Erich T. Schwartz joined Skadden in 2001 after serving as assistant director of the
Division of Enforcement at the Securities and Exchange Commission (SEC). He concentrates
his practice in the defense of securities enforcement matters and compliance
counseling. He represents public companies; public accounting firms; broker-dealers
and investment advisers; and their officers, directors and employees in investigations
by the SEC and other regulatory authorities.
Mr. Schwartz handles high-profile internal investigations of conduct that raise potential regulatory issues, including accounting and disclosure issues, insider trading and Foreign Corrupt Practices Act matters, among others. He counsels his clients on strategies for avoiding such issues, including preventative and remedial measures. Additionally, Mr. Schwartz is experienced in complex representations that involve parallel investigations by the SEC, the Department of Justice (DOJ), state regulators or FINRA, as well as related private litigation.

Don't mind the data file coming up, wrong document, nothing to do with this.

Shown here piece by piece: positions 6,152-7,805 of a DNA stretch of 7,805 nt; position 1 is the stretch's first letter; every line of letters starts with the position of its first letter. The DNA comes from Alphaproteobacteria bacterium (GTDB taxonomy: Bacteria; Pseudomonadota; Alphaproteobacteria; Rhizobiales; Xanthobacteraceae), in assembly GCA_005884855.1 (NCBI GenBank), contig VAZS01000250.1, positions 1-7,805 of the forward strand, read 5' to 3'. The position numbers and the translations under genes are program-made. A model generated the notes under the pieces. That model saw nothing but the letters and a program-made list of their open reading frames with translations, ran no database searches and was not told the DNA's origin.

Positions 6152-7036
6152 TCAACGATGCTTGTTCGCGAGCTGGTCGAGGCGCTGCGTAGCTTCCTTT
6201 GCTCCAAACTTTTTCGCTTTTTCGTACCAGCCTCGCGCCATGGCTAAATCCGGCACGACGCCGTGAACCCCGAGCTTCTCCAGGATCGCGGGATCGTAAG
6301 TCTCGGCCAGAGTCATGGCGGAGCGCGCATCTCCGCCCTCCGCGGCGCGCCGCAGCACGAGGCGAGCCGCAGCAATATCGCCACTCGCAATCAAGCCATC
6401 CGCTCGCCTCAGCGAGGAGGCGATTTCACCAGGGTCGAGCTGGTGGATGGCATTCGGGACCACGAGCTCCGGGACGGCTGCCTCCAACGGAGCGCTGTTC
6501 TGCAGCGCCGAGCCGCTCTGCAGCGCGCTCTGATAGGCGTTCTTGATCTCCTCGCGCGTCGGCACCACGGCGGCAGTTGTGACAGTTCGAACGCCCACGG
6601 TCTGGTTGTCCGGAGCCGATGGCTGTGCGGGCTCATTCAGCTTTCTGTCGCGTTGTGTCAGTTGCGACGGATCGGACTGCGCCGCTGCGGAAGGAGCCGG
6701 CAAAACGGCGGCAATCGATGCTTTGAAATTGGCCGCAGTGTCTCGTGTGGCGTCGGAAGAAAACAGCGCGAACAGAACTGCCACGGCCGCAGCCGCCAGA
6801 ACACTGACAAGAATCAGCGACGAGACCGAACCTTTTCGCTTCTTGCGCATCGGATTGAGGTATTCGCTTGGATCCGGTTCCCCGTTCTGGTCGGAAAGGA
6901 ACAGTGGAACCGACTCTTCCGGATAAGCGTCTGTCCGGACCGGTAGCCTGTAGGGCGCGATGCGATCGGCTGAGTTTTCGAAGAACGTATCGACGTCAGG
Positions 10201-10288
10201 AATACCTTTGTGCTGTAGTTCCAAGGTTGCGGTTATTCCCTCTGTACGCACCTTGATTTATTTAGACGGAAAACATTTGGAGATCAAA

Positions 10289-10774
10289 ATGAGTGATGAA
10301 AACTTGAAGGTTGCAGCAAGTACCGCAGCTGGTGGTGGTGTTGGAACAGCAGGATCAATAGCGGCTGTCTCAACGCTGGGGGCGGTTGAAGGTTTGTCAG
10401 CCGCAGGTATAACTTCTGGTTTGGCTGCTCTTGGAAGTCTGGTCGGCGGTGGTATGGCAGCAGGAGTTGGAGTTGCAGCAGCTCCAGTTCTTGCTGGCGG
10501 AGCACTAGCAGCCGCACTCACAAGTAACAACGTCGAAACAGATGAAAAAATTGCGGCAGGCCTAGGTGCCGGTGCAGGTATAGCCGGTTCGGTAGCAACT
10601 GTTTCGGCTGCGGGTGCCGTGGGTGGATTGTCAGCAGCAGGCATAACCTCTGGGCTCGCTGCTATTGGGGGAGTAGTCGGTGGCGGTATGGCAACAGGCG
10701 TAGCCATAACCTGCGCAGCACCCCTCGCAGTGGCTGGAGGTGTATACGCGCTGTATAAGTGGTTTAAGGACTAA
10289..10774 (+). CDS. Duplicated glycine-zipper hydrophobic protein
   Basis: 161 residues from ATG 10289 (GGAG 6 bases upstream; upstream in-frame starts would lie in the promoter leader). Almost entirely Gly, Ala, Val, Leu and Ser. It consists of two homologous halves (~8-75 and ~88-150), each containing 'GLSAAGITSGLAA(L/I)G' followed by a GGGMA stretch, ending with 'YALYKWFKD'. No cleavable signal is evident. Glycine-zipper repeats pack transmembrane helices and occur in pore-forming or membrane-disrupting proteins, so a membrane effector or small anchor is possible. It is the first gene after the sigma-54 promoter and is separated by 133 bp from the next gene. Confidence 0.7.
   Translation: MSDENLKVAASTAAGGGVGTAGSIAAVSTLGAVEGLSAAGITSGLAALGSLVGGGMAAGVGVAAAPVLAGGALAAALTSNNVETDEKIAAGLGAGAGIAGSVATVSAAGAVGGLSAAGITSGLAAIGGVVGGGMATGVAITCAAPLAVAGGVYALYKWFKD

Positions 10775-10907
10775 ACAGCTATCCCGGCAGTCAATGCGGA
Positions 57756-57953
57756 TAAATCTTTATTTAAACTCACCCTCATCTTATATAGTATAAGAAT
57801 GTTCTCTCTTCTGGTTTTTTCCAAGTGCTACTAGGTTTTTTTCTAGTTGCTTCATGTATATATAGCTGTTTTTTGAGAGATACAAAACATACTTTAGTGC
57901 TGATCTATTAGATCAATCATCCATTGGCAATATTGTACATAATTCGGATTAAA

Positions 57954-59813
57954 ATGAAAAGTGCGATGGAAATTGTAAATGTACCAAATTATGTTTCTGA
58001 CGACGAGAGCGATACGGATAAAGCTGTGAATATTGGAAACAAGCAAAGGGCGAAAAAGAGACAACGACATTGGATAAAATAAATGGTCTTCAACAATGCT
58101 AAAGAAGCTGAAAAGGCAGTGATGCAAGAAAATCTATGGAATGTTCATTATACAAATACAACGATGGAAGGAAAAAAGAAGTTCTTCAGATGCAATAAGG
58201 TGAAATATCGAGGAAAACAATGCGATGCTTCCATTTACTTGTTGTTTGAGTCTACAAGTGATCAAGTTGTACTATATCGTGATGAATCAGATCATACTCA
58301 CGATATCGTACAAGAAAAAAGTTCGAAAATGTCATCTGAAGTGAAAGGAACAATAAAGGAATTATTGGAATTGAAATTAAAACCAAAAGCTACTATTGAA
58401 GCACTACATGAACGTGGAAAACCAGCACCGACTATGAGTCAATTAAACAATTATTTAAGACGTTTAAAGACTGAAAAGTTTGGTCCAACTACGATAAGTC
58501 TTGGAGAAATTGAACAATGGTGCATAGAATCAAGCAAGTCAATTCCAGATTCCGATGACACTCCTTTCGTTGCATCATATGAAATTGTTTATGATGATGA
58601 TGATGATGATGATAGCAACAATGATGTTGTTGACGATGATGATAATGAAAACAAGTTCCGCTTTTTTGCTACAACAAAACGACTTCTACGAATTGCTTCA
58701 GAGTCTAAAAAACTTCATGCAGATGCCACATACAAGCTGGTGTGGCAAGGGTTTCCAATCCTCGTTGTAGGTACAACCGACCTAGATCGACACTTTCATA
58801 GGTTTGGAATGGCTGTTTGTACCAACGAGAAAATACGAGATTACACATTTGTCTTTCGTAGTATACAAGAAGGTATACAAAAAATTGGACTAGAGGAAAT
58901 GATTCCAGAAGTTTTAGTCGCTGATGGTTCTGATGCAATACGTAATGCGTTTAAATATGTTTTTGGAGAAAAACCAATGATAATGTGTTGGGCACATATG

Illustrative public representations include:
Harvey Pitt is CEO of global business consulting firm Kalorama Partners, and its law firm affiliate, Kalorama Legal Services. From 2001-03, Mr. Pitt was 26th SEC Chairman. Mr. Pitt served previously at the SEC (1968-78), including three years as General Counsel.
Mr. Pitt was a senior corporate partner at Fried, Frank LLP (1978-2001). He received his J.D. from St. John's University Law School (1968), and his B.A. from Brooklyn College (1965). He received an honorary St. John's LL.D. (2002).